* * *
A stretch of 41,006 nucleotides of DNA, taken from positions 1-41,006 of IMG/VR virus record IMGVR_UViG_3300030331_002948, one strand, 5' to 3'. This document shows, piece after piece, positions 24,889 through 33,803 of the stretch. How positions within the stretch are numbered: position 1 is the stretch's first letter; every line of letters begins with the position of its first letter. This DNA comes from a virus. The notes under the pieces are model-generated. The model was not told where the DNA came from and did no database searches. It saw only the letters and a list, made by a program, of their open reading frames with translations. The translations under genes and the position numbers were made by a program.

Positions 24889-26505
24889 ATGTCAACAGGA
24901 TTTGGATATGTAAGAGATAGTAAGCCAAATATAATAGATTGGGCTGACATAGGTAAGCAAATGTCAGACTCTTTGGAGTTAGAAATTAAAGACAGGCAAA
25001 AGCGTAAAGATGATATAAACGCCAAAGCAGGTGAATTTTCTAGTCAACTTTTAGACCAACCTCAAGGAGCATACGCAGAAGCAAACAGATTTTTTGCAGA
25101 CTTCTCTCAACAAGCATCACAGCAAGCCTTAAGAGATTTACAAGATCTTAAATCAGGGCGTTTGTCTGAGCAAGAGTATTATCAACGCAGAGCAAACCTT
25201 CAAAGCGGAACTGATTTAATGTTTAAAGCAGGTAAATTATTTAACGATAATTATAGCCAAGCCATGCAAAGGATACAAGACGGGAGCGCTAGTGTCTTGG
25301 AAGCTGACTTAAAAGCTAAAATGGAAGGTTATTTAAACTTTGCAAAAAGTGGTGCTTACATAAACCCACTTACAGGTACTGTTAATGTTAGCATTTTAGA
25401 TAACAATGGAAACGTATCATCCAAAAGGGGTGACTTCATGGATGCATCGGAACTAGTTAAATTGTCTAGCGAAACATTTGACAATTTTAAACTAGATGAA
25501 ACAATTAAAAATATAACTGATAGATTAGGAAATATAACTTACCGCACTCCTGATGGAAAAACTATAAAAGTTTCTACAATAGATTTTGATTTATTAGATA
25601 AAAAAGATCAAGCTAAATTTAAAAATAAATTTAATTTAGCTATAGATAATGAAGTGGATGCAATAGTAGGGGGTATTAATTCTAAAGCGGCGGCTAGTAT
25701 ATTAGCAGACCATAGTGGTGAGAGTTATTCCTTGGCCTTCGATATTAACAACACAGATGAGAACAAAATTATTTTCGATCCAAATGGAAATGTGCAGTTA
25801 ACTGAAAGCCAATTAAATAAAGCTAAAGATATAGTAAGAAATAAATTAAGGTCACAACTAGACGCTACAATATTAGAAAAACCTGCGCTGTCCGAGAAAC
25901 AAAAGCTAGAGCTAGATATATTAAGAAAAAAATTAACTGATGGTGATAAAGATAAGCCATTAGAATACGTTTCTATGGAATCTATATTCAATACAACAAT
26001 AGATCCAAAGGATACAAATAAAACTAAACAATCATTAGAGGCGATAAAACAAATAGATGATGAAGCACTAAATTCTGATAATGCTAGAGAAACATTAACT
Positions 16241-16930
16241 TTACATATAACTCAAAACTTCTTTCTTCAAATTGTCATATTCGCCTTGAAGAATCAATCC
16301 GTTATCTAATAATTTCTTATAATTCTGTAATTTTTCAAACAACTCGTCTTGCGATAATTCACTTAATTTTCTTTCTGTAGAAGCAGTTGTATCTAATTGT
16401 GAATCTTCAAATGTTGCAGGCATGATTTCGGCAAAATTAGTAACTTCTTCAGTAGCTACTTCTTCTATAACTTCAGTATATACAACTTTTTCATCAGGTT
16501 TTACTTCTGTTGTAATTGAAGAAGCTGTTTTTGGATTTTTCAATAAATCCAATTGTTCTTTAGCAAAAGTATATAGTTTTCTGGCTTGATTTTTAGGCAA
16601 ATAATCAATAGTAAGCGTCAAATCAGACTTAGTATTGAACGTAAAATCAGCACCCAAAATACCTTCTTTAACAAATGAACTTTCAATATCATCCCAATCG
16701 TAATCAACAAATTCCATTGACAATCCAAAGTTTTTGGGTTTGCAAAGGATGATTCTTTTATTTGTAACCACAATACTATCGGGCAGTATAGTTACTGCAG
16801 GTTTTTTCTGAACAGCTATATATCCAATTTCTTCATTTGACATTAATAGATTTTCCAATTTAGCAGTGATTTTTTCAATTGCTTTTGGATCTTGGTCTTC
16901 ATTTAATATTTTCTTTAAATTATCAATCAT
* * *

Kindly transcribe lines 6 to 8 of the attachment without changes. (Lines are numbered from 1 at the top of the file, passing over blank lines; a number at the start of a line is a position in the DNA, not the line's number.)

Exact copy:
25101 CTTCTCTCAACAAGCATCACAGCAAGCCTTAAGAGATTTACAAGATCTTAAATCAGGGCGTTTGTCTGAGCAAGAGTATTATCAACGCAGAGCAAACCTT
25201 CAAAGCGGAACTGATTTAATGTTTAAAGCAGGTAAATTATTTAACGATAATTATAGCCAAGCCATGCAAAGGATACAAGACGGGAGCGCTAGTGTCTTGG
25301 AAGCTGACTTAAAAGCTAAAATGGAAGGTTATTTAAACTTTGCAAAAAGTGGTGCTTACATAAACCCACTTACAGGTACTGTTAATGTTAGCATTTTAGA